Good points Tim. The amount of sweat plays a huge factor and will depend on each person as well as the climate and studio. The other thing to consider is when to use the rug and the strength of the practitioner. I wrote about all of this and what to do if it’s too slippery in the Mysore Rug FAQ https://ekaminhale.com/pages/mysore-yoga-rug-faq


  • TIm

    In India, sweat comes quickly in the practice making a rug both useful and necessary. The sweat facilitates traction. Whereas in air conditioned studios in the west, or in cooler climates, sweat may not come at all, making traction on a rug difficult.
    Also, floors in traditional village homes such as Krishnamacharia’s were often made of conpressed cow dung. Doing a sweaty practice on such floors was probably not too practical, thus the rug.


  • DAni

    Thank you for sharing this insight. I had not used a rug bc it is so much harder. I’ve tried with a blanket before, but this all makes perfect sense. I know that being stronger will help every aspect of my existence… The more you know ?✌??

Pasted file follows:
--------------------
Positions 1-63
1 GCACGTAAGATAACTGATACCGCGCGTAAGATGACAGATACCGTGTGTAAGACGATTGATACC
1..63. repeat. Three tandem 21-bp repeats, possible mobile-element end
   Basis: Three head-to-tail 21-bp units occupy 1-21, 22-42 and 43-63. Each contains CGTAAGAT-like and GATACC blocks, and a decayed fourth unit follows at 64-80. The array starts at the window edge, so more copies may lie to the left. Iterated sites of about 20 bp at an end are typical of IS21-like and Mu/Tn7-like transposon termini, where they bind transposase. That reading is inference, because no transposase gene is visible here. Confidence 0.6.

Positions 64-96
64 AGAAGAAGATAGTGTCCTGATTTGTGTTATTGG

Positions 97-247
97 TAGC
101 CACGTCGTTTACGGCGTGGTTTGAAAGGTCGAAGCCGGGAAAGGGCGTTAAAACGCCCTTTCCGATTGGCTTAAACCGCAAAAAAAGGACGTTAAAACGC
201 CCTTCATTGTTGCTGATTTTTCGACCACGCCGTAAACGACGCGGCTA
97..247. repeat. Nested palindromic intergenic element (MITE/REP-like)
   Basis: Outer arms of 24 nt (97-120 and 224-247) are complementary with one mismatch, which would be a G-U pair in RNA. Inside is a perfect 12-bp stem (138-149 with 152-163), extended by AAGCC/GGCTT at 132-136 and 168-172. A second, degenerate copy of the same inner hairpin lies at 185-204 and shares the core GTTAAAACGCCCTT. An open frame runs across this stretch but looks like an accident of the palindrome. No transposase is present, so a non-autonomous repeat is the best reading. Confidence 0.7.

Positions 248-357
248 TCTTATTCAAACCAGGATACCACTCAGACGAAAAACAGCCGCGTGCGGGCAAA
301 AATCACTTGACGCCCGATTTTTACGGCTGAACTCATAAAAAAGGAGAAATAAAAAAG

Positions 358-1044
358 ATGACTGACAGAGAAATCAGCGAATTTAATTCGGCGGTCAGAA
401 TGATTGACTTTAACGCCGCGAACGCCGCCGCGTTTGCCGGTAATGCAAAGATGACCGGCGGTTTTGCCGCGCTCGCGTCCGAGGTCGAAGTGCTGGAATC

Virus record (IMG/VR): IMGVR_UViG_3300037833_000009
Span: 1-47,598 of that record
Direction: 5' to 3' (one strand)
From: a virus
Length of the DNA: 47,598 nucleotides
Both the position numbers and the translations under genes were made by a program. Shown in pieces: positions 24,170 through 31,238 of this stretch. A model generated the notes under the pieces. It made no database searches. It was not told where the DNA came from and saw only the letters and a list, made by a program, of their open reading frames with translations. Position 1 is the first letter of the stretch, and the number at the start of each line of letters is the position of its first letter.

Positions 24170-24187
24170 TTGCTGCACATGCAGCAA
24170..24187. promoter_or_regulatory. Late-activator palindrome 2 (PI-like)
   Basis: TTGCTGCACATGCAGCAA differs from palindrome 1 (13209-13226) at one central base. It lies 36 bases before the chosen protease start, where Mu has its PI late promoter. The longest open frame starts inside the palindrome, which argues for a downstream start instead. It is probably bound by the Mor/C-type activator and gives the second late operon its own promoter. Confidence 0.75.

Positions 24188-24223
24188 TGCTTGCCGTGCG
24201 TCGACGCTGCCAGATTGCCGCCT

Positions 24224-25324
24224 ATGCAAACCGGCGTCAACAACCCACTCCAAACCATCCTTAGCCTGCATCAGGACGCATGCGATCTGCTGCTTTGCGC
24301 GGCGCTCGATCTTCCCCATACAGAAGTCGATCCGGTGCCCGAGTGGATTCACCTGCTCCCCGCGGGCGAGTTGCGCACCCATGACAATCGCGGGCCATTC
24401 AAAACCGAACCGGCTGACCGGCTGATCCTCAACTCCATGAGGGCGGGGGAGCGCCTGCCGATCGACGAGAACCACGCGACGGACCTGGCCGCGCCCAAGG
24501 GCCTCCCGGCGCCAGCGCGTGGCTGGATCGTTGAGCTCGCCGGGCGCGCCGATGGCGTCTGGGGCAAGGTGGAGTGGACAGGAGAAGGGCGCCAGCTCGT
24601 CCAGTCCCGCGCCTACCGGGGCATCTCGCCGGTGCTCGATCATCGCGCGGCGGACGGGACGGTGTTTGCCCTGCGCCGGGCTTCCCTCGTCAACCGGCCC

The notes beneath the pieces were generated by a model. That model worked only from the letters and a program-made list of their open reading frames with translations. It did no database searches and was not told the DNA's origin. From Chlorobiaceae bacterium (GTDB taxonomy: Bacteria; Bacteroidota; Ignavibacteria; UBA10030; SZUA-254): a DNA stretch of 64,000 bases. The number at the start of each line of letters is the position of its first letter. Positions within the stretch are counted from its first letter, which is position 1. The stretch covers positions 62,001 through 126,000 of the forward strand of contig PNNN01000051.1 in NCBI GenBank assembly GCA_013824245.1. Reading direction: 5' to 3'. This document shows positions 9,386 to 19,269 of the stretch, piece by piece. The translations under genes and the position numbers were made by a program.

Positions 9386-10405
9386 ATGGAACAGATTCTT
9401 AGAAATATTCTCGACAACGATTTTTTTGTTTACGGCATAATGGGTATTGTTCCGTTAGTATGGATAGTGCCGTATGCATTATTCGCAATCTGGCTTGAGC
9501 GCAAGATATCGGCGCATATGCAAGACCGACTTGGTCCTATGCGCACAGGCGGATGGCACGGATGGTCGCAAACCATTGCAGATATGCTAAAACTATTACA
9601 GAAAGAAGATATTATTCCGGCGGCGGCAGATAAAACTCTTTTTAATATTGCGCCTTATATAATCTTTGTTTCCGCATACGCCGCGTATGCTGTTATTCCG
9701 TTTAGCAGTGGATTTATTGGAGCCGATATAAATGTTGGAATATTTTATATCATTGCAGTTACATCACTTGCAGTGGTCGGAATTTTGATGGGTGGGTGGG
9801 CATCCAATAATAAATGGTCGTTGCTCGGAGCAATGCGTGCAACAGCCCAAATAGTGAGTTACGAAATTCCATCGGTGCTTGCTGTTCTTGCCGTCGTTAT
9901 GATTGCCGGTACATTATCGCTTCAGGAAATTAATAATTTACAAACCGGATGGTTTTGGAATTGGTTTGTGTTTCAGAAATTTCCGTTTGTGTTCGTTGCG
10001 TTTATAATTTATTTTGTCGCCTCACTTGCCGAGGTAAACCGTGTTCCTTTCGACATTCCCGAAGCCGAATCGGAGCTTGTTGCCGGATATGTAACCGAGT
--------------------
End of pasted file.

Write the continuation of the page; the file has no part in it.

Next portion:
• Clint

    Hi Svenja. Yes the rug works perfect for travelling since it folds up smaller and lighter than a regular mat. I personally use a mat under my rug most of the time because I never know if the floor will be too slippery for it to stay in place and for postures like Garbha Pindasana it’s softer on my body. The first season in Mysore I used the Manduka Travel Mat then put my rug over top and that worked well too. The practice surface was harder but it was ok. At that time their were rugs for floors in the Shala but now the floors are more modern and slippery. Sharath tells everyone to have a mat and a couple rugs plus a towel for wiping up sweat. Hope that helps and feel free to email me at clint@ekaminhale.com or post here if you have any other questions.


  • Svenja

    Hey! Thanks for pointing things out. I am very much in favor of trying a rug, since I already use the thinnest possible mat for similar reasons. However, another reason for me to do so is lower weight and handling (foldable to backpack size). I wonder why would you use / recommend using a mat underneath the rug?